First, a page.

The NBA today announced a $250,000 fine against the Los Angeles Clippers. The impetus for the fine was the July 2nd recruitment presentation made by the Clippers to DeAndre Jordan. Per the NBA's official release,
"The violation involved a presentation made by the Clippers to free agent DeAndre Jordan on July 2nd that improperly included a potential third-party endorsement opportunity for the player. While the NBA's investigation ultimately concluded that the presentation of this opportunity had no impact on Jordan's decision to re-sign with the Clippers, the team's conduct nevertheless violated the league's anti-circumvention rules.
The NBA's anti-circumvention rules prohibit teams from, among other things, providing or arranging for others to provide any forms of compensation to a player unless such compensation is included in a player contract or otherwise expressly permitted under the CBA."
To be clear, the Clippers met with Jordan on July 2nd, but initially lost out to the Dallas Mavericks afterwards when Jordan agreed to go to Dallas on July 3rd. The epic fiasco, that saw Jordan reverse his decision, was on July 9th. Thus it's fair to say whatever the Clippers pitched to Jordan initially was not enough to impact his decision making.
Still, it's surprising that the Clippers got fined at all.
First, it's relatively common for teams to pitch to free agents the lure of endorsement deals if a player signs with them. The Lakers focused a large part of their initial pitch this summer to Lamarcus Aldridge on the glitz of LA endorsements. Back in 2010, the New York Knicks commissioned a study to "prove" to LeBron James that he could become a billionaire if he played for the Knicks. It's hard to believe that these kinds of pitches, that went unpunished, could be any different than the pitch presented by the Clippers to Jordan. Short of a corporate representative sitting in the room, it's likely that any and all pitches by teams (including the Clippers) highlight the same and specific endorsement opportunities that players can look forward to in a city. Yet only the Clippers got fined for violating the anti-circumvention rules. Alas there could be more to this story that hasn't been revealed.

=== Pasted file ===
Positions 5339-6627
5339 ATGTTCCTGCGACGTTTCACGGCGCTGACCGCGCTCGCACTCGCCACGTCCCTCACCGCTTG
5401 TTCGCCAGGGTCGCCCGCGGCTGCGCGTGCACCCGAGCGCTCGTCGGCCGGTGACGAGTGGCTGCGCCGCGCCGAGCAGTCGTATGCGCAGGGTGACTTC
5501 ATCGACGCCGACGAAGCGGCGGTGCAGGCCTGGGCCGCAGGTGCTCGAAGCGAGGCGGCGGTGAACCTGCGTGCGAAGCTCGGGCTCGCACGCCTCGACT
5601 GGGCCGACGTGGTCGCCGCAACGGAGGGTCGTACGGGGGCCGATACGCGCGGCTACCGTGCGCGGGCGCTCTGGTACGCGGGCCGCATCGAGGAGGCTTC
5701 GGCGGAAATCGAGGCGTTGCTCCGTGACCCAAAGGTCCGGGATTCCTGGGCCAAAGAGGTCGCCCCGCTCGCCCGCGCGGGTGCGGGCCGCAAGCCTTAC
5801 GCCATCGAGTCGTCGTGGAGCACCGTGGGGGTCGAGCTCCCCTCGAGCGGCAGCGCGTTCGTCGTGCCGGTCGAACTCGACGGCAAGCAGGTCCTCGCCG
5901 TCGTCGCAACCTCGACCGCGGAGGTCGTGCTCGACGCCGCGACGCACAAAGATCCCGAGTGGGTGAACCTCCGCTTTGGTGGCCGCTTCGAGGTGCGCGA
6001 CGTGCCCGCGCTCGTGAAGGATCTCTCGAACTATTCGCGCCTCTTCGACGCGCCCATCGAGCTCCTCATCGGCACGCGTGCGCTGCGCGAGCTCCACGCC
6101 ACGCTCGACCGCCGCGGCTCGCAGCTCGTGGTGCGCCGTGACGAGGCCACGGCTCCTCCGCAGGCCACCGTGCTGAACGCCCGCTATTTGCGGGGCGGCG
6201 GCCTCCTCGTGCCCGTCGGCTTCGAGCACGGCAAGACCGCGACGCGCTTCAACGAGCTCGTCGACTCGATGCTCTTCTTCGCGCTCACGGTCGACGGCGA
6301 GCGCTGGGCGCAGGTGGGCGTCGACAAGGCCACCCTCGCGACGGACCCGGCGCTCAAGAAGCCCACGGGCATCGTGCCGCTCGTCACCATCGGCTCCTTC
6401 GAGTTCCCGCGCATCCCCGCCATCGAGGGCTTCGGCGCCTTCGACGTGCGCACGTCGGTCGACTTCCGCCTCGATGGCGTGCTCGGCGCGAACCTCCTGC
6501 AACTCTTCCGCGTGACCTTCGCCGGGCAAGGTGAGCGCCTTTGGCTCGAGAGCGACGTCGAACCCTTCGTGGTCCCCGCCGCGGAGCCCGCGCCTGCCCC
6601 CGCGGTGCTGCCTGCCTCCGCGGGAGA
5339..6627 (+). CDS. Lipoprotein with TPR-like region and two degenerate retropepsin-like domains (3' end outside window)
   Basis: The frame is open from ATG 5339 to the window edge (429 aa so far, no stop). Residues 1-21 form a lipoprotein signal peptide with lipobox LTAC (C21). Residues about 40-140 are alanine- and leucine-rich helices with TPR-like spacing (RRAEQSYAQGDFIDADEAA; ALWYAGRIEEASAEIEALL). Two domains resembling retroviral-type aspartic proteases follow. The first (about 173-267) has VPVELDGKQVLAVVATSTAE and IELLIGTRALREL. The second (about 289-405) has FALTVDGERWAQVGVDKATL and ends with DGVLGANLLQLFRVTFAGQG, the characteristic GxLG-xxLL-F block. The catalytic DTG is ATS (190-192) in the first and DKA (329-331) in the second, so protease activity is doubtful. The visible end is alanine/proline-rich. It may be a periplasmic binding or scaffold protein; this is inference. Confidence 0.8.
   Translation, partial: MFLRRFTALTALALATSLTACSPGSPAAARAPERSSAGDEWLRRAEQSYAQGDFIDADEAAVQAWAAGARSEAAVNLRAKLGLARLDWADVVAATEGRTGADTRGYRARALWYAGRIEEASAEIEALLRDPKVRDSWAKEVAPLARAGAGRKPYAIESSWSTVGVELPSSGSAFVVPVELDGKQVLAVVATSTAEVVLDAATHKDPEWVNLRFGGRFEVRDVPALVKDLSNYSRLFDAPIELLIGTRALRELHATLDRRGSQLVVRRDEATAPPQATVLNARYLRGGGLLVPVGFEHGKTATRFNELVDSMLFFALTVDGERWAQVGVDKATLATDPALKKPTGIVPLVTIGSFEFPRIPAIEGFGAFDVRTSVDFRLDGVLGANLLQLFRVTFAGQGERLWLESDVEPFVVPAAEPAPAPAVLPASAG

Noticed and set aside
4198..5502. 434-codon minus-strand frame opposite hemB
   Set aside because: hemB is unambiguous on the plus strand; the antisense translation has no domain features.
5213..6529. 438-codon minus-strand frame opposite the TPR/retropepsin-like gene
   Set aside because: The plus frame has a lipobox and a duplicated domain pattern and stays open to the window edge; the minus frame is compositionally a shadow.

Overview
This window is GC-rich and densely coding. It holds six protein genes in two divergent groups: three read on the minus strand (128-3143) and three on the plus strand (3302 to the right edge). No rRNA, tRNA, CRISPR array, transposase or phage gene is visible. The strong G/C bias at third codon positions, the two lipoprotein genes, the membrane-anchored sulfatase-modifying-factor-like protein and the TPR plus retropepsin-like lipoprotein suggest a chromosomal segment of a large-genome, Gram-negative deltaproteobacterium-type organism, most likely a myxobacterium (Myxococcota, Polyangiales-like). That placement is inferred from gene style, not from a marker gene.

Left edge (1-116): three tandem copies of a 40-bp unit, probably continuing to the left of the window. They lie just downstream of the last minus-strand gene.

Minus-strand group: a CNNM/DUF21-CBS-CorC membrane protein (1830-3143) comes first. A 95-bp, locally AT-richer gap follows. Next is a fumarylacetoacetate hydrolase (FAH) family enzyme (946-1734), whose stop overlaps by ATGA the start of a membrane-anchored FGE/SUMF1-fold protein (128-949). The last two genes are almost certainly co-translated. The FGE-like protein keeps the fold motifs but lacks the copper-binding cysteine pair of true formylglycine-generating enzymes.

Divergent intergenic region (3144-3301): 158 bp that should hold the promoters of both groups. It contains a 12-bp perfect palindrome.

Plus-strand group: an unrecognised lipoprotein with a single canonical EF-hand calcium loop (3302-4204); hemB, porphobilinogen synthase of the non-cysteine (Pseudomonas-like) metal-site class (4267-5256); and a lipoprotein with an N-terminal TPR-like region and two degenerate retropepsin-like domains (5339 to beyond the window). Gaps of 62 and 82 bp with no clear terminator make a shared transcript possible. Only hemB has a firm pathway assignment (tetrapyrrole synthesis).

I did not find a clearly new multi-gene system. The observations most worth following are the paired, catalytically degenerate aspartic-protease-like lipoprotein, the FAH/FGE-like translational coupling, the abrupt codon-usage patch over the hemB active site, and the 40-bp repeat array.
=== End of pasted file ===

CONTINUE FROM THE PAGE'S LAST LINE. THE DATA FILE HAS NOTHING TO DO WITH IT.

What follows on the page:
Secondly, it will be interesting if the instigator of this investigation is revealed. While in theory the NBA could always be proactively monitoring free agent negotiations, it's unlikely. Not only are these meetings usually private and occurring at a rapid rate during free agency, it's also difficult to imagine the NBA expending the resources necessary to monitor what people would assume as legal negotiations. , This line of thought would mean that this investigation was brought upon either by (1) a clear and obvious violation, or (2) a complaint being filed. Now, unlike when Mark Cuban openly discussed free agent signings before the free agent moratorium was over, the Clippers didn't seem to recruit Jordan in any way out of the ordinary (as argued above). So if you've got some tinfoil to put on, one can only guess which person(s) told the Association that the Clippers were improperly pitching endorsements to DeAndre Jordan.
In the end, tinfoil aside, the Clippers resigned Jordan. That's all that really matters. Who really cares about this fine? Probably not Steve Ballmer. He is estimated to be worth $20.6 billion. This fine is 1/82,400 of his net value. In other words, Ballmer could probably make that much money in a second...if he actually even cared to make money anymore.
Apparently the Clippers offered DeAndre Jordan an endorsement deal with Lexus for $200,000 a year that NBA frowned upon, per source.— Brad Turner (@BA_Turner) August 25, 2015